World Vision Timor-Leste
article • Monday, July 15th 2013

Timor-Leste terrain recovers from the ashes of 'slash and burn'

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World Vision researcher Tony Rinaudo (left) demonstrates trimming a eucalypt to World Vision facilitator Cecundina Pereira (centre) and a local farmer.

World Vision projects to help rural Timorese revitalize forests, develop sustainable livelihoods and cope with a harsh and changing climate are making ‘excellent progress’, says an Australian food and agriculture expert.

Tony Rinaudo assessed the projects in the Aileu and Bobonaro districts over 12 days in April 2013. The remarkable transformation in parts of Timor-Leste’s terrain reminded him of the phoenix, the bird in Greek mythology that gains new life by rising from the ashes of its predecessor.

“Aileu is literally being re-born from the ashes of continuous slash and burn agriculture, and indiscriminate burning and wood harvesting from the forest.” 

Based in World Vision’s Melbourne office, Tony is the research and development advisor in Natural Resources for the Food Security and Climate Change team. For centuries, he says, Timorese farmers used the practice of slash and burn to maintain soil fertility in the mountains and hills. With fewer people and large areas forested, it offered short-term gains. However, Timor-Leste’s population has doubled to 1.1 million in the last 50 years and forest cover in many districts has disappeared.

Soils lose not only organic matter, structure and fertility, but also their capacity to hold moisture. The land bakes in Timor-Leste’s seven-month dry season but in the wet months, torrential rain is destructive. “Degraded soils are much more easily eroded and, on sloping land, more prone to landslides,” he says.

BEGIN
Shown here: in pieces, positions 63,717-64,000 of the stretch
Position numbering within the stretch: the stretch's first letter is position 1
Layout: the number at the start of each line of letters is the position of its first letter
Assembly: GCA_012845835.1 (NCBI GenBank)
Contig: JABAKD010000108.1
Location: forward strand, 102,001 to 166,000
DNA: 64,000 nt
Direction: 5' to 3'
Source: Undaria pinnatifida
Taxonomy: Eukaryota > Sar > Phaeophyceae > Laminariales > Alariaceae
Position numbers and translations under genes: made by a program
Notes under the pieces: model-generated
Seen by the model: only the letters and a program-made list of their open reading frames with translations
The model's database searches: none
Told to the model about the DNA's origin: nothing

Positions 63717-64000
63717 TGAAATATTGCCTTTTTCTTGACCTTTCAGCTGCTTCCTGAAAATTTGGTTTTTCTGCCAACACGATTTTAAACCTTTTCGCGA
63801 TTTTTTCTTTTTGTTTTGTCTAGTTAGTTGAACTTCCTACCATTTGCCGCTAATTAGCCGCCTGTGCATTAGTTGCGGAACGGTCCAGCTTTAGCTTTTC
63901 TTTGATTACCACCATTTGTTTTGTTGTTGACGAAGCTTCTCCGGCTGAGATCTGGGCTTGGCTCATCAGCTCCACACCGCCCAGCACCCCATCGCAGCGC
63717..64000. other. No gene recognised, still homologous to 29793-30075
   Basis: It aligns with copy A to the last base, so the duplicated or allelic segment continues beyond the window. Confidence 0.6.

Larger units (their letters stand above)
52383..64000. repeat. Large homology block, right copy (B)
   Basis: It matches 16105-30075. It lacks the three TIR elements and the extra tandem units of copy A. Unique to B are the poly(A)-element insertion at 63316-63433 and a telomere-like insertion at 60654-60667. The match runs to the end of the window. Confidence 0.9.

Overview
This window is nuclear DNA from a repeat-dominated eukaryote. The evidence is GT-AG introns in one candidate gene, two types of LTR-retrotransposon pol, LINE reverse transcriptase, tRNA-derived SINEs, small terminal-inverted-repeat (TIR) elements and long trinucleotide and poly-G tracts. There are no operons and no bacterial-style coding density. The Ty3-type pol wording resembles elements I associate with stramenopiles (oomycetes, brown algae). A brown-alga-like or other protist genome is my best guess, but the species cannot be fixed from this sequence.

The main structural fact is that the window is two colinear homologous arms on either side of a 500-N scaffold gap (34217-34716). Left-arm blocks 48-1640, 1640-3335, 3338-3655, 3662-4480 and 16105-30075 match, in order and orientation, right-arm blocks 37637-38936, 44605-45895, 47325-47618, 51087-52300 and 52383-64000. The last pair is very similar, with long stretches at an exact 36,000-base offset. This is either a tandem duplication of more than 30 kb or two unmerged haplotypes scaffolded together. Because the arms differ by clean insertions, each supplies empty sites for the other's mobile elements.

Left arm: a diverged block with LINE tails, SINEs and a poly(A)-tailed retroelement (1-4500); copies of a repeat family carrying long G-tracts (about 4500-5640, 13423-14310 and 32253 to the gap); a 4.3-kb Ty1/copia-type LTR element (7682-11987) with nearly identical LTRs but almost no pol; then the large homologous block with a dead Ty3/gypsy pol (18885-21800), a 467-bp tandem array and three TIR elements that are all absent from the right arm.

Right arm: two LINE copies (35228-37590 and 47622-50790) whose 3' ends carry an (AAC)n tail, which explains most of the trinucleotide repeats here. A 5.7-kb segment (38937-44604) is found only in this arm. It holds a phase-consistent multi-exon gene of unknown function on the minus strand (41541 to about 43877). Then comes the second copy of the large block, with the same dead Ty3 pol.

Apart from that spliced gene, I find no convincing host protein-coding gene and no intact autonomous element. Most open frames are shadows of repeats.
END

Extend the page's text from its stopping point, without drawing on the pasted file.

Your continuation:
Forest on a dry Aileu hillside degraded by overgrazing and slash and burn.

Worried farmers told him seasonal extremes are becoming harsher. Rains are more intense but arrive later. Dry seasons are longer and hotter, with the higher temperatures and water shortages causing stock losses and damaging crops.

In the long term, Tony says, climate change combined with slash and burn agriculture, population pressure and intensive grazing will make the land unusable, a devastating scenario in a nation where 72 percent of the people still live in the countryside and two-thirds of households grow crops.

World Vision saw a solution in its highly successful projects in Ethiopia and Niger. These promote practices such as conservation farming, mulching, composting and intercropping to regenerate forests, manage weeds, develop seed storage and seedling nurseries, stabilize steep hillsides, and grow locally produced organic food.

Tony, a pioneer of these projects, helped devise a unique scheme for Aileu called ‘Building Resilience Against a Changing Climate and Environment’ (BRACCE). In 2011, after training by World Vision’s technical specialists, young Timorese coordinators began travelling on motorbikes, four-wheel drives and on foot to remote villages to talk with Aileu farmers. Farmer groups and demonstration plots of 1-2 hectares to trial new crops and methods were set up.

World Vision facilitator Lucas Neno (with backpack and machete) talks to a group of local farmers about forest management.